YearDependent StudentsIndependent Students
First-Year Undergraduate StudentsSubsidized: $3,500 Unsubsidized: $5,500Subsidized: $3,500 Unsubsidized: $9,500
Second-Year Undergraduate StudentsSubsidized: $4,500 Unsubsidized: $6,500Subsidized: $4,500 Unsubsidized: $10,500
Third-Year and Beyond  Undergraduate StudentsSubsidized: $5,500 Unsubsidized: $7,500Subsidized: $5,500 Unsubsidized: $12,500
Graduate or Professional StudentsN/AUnsubsidized: $20,500
Aggregate Loan LimitSubsidized: $23,00 Unsubsidized: $31,000Subsidized: Undergraduate Students: $23,000Graduate or Professional Students: $65,000 Unsubsidized Undergraduate Students: $57,500 Graduate or Professional Students: $138,500

Is there a time limit?

There is a limit on a number of academic periods you can receive funds for subsidized loans taken after July 1, 2013. It comes to you at the max 150% of the declared length of your program.

To illustrate, if your bachelor’s degree program is four-year-long, your maximum eligibility period for subsidized loans is six years (4 x 1.5 = 6).

If your program is two-year-long, you are eligible to receive a loan for three years (2 x 1.5 = 3).

There are no restricted maximum eligibility periods for unsubsidized loans. You are eligible for them as long as you are enlisted for the higher-education program at least part-time.

Interest rates and fees

The interest rate for subsidized and unsubsidized loans for undergraduate students is identical. However, the interest rate for the graduate or professional students who take the unsubsidized loan is higher.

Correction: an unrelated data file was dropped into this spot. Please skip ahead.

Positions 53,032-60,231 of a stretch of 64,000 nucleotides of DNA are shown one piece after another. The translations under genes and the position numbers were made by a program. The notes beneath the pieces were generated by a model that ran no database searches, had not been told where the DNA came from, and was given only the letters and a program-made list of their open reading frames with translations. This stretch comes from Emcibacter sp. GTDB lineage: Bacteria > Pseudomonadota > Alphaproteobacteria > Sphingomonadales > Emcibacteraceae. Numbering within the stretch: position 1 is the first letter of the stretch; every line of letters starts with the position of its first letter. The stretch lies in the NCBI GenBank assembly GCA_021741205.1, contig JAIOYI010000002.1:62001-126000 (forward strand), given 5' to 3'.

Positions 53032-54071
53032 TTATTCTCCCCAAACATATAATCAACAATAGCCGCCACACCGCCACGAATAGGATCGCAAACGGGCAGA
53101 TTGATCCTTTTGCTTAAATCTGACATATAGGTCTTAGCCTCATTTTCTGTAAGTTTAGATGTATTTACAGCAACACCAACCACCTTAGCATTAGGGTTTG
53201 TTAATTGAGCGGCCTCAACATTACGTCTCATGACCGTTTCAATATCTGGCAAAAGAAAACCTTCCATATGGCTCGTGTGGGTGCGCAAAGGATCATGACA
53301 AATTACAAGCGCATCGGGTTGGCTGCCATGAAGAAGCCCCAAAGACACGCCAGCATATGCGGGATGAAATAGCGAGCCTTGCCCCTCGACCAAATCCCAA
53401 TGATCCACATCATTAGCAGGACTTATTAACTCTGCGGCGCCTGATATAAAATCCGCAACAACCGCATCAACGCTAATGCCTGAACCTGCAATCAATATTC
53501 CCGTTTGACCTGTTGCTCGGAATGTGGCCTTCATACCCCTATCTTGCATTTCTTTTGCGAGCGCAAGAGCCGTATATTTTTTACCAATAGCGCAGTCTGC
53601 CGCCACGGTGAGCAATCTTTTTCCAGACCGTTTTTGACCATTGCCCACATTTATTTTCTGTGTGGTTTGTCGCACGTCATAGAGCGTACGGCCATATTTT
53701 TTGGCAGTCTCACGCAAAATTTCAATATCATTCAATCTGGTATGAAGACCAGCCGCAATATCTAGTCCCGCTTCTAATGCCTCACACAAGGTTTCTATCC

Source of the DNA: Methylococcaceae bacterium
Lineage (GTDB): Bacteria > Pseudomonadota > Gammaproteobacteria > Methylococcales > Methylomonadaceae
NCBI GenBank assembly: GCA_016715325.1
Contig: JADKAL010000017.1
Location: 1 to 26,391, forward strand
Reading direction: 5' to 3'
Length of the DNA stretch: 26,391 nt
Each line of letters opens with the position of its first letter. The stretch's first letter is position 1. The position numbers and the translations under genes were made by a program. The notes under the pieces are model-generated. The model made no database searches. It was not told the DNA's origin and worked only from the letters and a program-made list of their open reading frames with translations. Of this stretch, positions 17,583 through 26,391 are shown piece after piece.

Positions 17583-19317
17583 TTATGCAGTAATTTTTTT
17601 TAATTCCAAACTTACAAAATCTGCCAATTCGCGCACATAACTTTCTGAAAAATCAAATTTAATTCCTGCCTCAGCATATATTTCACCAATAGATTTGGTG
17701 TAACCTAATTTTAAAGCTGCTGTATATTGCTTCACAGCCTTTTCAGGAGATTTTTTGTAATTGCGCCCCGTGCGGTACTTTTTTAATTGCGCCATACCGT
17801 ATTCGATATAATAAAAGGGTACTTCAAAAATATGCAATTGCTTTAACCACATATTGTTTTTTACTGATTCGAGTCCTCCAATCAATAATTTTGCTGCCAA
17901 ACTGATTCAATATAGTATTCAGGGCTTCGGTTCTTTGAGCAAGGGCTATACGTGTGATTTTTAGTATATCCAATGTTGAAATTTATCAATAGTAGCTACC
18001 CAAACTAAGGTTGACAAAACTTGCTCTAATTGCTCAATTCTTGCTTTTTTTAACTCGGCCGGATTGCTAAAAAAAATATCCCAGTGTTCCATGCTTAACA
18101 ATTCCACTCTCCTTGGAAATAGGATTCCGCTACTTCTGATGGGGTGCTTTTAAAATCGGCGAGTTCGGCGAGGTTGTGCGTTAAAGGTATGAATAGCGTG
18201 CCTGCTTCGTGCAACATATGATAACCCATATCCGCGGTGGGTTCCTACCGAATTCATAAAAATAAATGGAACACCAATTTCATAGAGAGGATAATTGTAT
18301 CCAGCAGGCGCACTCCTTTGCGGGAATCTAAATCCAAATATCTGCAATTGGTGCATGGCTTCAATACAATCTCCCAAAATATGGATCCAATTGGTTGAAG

The Department of Education has recently announced the new interest rates for Direct Stafford loans, taken before and after July 1, 2020.

No doubt, the news of the record-breaking lowering of the rate of interest will be delightful for the borrowers:

  • Direct Subsidized Loans and Direct Unsubsidized Loans for Undergraduate Students: 2.75%
  • Direct Unsubsidized Loans for Graduate and Professional Students: 4.30%

Note that if you have already taken out a loan, the interest rate will be different. For instance, the interest rate for the Direct Stafford Loan taken after July 1, 2019, or before July 1, 2020, is equal to 4, 53% for undergraduate students and 6, 08% for graduates.

Log in to or contact your loan servicer to find out more about the interest rates on your federal student loan.

Besides, due to the financial issues that borrowers face because of the COVID-19 pandemic, the Department of Education has temporarily delayed all federal student loan payments and interest accrual on them until September 30, 2020.

How can I apply for a federal student loan?

If you are ready to apply for either type of direct loan, the first thing to do is to submit your Free Application for Federal Student Aid (FAFSA).

Your educational institution will process the information in your FAFSA to estimate the volume of federal aid you are eligible for and decide do you require for a subsidized loan as your federal aid.


Taking out a subsidized loan is the best option for students who are eligible for it, as it offers low-interest conditions to cover the cost of higher education. However, even if you have already reached the limits of your subsidized loan or your financial position does not enable you to take it; you have to remember about unsubsidized loans. They offer far lower rates and more benefits than most private student loans.